U.S. stocks were seen falling at the open on Wednesday as equity futures erased modest gains, amid a number of global central banks adopting easy-money policies in the face of an intensifying trade conflict between Beijing and Washington.
How did benchmarks perform?
Futures for the Dow Jones Industrial Average YMU19, -0.99% fell 156 points, or 0.6%, to 25,768, but had been up by as many as 100 points at 26,035, those for the S&P 500 index ESU19, -0.98% lost 14.25 points, or 0.5%, at 2,862, after touching 2,889.25. Meanwhile, Nasdaq-100 futures NQU19, -1.01% declined 30.75 points, or 0.4%, to reach 7,485,25, shedding a more than 50-point gain.
On Tuesday, the Dow DJIA, +1.21% rose 311.78 points, or 1.2%, to end at 26,029.52, while the S&P 500 index SPX, +1.30% climbed 37.03 points, or 1.3%, to close at 2.881.77, powered by a rally by the information technology XLK, +1.66% and communication services XLC, +1.45% sectors, while the Nasdaq Composite Index COMP, +1.39% surged 107.23 points, or 1.4%, to finish at 7,833.27.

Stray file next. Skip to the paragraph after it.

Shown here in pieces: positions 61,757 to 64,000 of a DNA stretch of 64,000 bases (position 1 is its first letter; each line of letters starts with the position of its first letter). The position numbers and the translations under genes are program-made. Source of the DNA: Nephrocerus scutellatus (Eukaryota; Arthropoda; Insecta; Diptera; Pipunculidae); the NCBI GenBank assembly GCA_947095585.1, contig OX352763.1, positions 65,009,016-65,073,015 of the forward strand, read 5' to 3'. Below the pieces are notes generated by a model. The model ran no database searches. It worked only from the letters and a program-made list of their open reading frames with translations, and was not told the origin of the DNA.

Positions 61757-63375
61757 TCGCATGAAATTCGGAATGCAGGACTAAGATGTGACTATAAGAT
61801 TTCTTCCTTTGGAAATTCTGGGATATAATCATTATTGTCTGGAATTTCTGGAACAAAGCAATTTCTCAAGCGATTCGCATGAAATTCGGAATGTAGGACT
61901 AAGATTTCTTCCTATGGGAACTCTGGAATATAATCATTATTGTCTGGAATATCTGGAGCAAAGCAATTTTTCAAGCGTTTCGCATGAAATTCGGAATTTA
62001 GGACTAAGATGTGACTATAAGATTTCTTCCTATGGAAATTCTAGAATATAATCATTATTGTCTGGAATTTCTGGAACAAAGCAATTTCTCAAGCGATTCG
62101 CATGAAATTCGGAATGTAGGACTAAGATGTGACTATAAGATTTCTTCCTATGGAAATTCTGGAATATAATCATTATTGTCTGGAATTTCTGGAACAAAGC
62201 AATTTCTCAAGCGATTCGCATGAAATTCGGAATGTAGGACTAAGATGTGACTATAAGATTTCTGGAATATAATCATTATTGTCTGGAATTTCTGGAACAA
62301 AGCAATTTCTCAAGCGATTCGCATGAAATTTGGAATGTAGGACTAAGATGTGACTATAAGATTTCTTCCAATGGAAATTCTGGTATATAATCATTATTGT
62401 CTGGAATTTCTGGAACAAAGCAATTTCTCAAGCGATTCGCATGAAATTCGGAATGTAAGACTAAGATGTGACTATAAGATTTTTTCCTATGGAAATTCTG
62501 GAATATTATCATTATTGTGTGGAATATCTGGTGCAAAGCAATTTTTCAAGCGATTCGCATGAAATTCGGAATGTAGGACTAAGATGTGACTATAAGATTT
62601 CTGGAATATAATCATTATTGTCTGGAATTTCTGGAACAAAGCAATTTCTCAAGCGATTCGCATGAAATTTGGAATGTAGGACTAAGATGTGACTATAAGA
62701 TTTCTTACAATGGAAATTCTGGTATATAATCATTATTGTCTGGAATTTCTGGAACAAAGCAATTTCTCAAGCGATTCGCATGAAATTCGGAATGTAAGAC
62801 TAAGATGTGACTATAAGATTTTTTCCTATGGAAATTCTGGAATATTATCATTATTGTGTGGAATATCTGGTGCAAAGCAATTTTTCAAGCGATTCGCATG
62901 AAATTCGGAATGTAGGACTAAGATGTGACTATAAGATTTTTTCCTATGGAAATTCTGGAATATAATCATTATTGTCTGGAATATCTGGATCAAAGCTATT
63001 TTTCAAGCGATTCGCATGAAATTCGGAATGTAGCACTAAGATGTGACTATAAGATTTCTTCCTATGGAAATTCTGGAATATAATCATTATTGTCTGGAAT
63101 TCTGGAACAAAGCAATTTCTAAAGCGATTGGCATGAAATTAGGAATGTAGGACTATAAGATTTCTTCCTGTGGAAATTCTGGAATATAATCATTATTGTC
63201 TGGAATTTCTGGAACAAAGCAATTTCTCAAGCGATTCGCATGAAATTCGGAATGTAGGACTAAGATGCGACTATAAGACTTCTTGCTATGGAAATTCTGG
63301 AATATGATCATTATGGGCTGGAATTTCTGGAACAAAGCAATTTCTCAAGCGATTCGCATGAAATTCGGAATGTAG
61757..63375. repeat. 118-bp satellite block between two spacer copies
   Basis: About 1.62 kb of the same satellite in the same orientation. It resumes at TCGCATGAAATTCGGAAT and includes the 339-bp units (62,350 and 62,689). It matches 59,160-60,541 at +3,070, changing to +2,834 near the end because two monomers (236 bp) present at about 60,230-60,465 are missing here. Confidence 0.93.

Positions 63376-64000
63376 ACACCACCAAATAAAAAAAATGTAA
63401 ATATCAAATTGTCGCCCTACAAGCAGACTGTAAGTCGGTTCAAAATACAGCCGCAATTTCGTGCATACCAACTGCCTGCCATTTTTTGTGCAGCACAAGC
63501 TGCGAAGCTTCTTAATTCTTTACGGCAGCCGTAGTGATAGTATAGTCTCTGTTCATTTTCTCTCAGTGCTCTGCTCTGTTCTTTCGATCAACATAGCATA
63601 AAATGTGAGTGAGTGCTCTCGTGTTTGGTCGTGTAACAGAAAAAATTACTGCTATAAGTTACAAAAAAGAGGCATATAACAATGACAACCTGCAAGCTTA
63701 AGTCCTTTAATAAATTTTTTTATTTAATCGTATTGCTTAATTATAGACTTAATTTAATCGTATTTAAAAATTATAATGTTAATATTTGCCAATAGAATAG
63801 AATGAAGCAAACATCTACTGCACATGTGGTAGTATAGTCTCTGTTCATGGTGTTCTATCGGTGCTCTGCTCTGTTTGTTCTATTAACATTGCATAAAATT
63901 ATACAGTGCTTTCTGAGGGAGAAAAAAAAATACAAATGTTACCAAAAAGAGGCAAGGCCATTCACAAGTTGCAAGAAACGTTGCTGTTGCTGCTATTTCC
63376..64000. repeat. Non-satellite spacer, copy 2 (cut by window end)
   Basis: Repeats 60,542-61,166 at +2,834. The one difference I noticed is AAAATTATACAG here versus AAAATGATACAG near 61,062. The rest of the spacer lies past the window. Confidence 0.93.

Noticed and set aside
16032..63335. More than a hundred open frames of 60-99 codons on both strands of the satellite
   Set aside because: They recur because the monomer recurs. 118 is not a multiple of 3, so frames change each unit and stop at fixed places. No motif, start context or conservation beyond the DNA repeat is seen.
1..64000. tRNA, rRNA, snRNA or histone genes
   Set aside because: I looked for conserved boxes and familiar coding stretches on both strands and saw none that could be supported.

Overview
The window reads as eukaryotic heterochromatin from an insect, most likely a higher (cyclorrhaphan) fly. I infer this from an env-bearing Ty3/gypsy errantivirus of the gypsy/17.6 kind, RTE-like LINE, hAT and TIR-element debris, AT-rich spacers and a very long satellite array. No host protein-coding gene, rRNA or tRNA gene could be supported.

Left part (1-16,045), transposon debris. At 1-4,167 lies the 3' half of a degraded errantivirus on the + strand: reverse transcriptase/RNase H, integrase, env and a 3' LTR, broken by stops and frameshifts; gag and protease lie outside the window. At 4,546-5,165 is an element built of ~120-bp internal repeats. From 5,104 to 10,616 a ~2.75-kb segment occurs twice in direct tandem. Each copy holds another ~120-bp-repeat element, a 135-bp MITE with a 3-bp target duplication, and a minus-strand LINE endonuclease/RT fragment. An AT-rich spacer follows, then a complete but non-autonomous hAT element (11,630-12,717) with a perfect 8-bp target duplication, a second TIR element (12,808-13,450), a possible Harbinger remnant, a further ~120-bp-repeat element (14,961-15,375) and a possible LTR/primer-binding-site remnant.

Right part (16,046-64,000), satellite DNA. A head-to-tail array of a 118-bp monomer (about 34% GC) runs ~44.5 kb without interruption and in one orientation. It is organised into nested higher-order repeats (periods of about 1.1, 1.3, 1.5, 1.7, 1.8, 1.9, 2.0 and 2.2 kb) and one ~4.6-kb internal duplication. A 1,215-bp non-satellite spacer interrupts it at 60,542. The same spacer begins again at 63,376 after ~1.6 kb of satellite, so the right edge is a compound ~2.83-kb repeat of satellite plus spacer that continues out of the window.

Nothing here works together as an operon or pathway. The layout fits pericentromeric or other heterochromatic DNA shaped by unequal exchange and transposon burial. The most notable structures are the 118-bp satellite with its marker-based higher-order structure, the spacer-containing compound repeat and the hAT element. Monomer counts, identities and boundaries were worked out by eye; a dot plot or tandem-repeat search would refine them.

What’s driving the market?
Equity markets looked set to fall at the start of trade on Wednesday, with stocks giving up gains as U.S. Treasury and European government bonds plumbed fresh lows. The 10-year Treasury TMUBMUSD10Y, -4.44% fell below 1.70%, falling to 1.63%, around the lowest since late 2016, while comparable German TMBMKDE-10Y, -10.94% it a record low at negative 0.59%.
Adding to market jitters is growing fears of a recession in the U.S. against a weaken economic backdrop throughout the globe.
Central bank’s in India and New Zealand (as well as the Thailand) lowered their domestic interest rates to levels that are lower than had been expected, highlighting anxieties centered on the health of the world-wide economy.
India’s central bank cut its key interest rate for the fourth consecutive